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third step of the roadmap, which involves making a plan of actions to upgrade the data, and reducing the threats to external and construct validity. When the researcher has followed these three steps, he/she has made a thorough evaluation of the data, and as such, he/she can make a justification of the use of the data in academic research. Below, each step will be explained and illustrated when necessary with examples of the policy program „Strategic Innovation‟.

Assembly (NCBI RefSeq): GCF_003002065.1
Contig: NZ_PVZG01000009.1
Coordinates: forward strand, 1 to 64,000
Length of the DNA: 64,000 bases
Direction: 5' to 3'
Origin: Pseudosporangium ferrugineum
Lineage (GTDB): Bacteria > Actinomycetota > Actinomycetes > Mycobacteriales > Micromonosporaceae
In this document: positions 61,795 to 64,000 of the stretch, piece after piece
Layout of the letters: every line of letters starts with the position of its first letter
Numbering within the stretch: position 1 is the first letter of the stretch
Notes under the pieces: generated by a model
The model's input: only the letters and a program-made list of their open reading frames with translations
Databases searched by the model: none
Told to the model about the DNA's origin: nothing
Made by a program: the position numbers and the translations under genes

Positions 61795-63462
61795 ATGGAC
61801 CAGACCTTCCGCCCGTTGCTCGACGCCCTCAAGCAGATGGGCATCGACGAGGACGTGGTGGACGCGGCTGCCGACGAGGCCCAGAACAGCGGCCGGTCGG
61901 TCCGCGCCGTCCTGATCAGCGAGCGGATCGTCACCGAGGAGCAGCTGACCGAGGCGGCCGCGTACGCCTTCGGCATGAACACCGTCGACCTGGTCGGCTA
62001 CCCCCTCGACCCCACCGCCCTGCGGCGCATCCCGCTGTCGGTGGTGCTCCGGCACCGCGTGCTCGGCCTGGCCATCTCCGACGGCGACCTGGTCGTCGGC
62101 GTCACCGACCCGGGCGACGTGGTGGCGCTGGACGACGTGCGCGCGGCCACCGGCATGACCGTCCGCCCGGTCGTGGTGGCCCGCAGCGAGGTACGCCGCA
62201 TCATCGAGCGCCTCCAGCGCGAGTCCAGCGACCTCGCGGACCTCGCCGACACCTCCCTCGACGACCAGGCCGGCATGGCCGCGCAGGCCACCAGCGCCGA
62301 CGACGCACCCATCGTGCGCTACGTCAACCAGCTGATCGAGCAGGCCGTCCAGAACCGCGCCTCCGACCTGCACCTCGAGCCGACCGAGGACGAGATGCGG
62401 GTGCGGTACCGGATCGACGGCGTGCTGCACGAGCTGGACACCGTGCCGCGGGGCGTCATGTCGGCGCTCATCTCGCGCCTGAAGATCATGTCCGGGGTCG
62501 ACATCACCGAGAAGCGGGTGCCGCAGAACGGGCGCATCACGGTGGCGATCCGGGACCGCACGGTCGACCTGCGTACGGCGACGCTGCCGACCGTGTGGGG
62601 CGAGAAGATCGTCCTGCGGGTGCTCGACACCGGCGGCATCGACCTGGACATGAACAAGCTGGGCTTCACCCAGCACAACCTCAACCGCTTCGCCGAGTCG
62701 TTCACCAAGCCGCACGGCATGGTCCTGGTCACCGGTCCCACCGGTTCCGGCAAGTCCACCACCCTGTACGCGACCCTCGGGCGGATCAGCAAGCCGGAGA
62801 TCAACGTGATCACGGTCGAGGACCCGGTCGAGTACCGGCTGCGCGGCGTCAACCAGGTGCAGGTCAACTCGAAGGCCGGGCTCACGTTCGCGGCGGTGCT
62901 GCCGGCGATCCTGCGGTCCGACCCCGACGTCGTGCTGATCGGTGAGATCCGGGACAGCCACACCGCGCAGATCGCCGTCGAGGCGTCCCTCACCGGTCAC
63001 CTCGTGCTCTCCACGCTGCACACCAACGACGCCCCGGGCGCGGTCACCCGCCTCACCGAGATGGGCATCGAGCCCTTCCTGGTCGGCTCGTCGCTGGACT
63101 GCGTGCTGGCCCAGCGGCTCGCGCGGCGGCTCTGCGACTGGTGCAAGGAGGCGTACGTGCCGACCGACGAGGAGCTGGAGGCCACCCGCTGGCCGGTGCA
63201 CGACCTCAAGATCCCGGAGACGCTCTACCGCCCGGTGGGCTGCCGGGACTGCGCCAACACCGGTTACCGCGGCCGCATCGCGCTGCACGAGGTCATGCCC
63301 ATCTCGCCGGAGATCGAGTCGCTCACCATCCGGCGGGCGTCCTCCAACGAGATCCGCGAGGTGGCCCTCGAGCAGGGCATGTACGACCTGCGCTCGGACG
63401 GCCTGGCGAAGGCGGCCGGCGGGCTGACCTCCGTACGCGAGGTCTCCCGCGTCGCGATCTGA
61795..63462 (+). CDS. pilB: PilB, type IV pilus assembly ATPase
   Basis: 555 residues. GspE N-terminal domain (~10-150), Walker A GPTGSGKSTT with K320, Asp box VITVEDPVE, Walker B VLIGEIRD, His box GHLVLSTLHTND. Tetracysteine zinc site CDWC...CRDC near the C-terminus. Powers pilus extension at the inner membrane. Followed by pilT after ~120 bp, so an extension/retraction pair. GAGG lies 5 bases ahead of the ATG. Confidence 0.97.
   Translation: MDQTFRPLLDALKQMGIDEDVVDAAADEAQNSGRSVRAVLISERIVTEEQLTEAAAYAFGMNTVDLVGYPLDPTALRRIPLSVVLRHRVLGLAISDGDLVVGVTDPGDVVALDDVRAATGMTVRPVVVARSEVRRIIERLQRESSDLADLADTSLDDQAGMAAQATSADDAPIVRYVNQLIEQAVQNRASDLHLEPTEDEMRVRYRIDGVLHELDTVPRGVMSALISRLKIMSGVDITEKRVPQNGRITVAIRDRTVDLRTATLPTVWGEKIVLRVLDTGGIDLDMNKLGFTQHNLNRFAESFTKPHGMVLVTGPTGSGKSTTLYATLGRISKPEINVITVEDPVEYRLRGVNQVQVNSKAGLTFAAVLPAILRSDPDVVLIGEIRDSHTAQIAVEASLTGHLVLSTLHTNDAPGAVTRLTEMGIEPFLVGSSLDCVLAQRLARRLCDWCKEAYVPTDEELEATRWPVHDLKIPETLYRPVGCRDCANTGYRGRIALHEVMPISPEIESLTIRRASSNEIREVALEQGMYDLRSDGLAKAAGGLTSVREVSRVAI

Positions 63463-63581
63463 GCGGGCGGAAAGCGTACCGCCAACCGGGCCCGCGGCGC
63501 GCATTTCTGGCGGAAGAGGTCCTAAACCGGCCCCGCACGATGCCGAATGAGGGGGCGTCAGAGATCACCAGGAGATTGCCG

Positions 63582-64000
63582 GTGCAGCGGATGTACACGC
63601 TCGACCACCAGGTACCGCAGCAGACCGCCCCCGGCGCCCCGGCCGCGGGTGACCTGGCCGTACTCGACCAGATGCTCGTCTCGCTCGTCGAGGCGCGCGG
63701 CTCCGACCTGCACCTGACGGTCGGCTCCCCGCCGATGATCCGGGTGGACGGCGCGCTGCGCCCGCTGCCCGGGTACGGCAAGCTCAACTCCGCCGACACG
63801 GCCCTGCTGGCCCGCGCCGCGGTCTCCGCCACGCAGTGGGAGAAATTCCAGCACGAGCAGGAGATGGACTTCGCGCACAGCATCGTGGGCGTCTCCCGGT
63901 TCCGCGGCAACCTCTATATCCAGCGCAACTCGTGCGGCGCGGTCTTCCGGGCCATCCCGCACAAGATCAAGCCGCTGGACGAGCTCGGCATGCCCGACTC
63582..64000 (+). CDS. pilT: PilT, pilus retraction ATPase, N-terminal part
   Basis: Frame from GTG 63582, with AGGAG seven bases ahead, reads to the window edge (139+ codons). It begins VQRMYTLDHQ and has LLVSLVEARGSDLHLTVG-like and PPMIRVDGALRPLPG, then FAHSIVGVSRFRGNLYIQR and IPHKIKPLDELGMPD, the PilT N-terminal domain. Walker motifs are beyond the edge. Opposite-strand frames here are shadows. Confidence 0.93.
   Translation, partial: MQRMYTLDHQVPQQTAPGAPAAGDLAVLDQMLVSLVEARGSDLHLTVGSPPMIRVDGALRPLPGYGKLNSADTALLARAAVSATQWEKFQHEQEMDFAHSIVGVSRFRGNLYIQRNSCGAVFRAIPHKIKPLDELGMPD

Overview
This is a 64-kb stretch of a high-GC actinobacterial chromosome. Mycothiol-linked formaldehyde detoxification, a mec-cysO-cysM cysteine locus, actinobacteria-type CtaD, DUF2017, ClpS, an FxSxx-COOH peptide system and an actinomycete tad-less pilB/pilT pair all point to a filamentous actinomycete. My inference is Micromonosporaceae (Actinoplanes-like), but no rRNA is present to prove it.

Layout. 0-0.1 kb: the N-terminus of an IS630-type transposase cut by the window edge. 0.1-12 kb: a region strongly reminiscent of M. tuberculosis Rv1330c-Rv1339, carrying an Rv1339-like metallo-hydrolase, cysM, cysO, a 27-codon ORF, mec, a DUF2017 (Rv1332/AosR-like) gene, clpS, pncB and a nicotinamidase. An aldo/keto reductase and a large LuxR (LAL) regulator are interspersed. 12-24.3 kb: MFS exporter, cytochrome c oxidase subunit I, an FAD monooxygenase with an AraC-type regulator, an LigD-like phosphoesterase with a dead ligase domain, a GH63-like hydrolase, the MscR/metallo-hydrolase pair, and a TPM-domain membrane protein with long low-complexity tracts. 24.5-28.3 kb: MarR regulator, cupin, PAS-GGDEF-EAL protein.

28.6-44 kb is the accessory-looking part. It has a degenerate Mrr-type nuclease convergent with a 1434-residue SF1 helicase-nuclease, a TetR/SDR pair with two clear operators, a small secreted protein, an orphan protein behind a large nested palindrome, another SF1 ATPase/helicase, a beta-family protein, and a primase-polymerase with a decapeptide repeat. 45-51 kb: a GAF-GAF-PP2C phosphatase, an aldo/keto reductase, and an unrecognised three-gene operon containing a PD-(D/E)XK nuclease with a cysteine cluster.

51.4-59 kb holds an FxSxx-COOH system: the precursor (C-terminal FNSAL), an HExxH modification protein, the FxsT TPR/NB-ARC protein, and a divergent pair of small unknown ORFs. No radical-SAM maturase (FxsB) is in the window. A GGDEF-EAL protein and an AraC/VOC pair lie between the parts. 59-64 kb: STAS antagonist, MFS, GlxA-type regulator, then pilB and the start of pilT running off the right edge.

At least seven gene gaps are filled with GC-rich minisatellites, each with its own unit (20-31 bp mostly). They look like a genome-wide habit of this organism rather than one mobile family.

3.1 STEP 1: Assessment of the data set In mainstream research the research design can predominantly be considered as a derivative from the interests and aims of the researchers. That means that the aims of the research, either regarding theory building, theory testing or practical application define the point of departure. The subsequent design of the study is meant to determine what kind of data would fit those aims. However, in the context of policy programs, discussed in this paper, the choices for researchers tend to be far more limited. Either data are already available, or the possibilities for data gathering are strongly restricted by influential stakeholders in the program. The consequence is that the opportunities offered by the data constitute the point of departure in this kind of research. The researcher has to find out what the strong and weak points in the data set are, how the possibilities of the data set can be further enlarged, and how the external validity can be strengthened. The design of the study cannot be formulated in a linear way, but requires iteration between the possibilities of the data set and wishes of the researcher. This assessment must be carried out with a critical eye and vivid imagination, because in „natural‟ projects, data sets do not only have hidden flaws, but also hidden opportunities. The following checklist can be used as a guide through this first assessment process of the data. As we already mentioned, the answers on these questions are influenced by the researcher‟s wishes and objectives about the data set: 